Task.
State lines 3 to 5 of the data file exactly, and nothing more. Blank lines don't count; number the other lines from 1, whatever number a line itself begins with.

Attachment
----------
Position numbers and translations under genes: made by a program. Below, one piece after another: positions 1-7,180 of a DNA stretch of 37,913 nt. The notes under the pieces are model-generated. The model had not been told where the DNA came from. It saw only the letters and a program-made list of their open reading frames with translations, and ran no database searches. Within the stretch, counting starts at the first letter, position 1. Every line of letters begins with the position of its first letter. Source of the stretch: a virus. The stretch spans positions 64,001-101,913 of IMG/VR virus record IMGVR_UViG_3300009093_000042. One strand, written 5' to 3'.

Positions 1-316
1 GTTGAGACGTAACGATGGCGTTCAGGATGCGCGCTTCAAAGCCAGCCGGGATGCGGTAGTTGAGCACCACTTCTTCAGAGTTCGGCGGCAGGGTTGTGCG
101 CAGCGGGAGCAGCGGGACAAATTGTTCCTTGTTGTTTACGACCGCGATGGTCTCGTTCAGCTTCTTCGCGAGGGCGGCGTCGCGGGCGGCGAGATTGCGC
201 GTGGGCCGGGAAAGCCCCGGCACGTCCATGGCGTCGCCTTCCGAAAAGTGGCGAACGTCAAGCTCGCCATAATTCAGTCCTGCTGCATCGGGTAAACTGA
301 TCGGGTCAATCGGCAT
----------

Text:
1 GTTGAGACGTAACGATGGCGTTCAGGATGCGCGCTTCAAAGCCAGCCGGGATGCGGTAGTTGAGCACCACTTCTTCAGAGTTCGGCGGCAGGGTTGTGCG
101 CAGCGGGAGCAGCGGGACAAATTGTTCCTTGTTGTTTACGACCGCGATGGTCTCGTTCAGCTTCTTCGCGAGGGCGGCGTCGCGGGCGGCGAGATTGCGC
201 GTGGGCCGGGAAAGCCCCGGCACGTCCATGGCGTCGCCTTCCGAAAAGTGGCGAACGTCAAGCTCGCCATAATTCAGTCCTGCTGCATCGGGTAAACTGA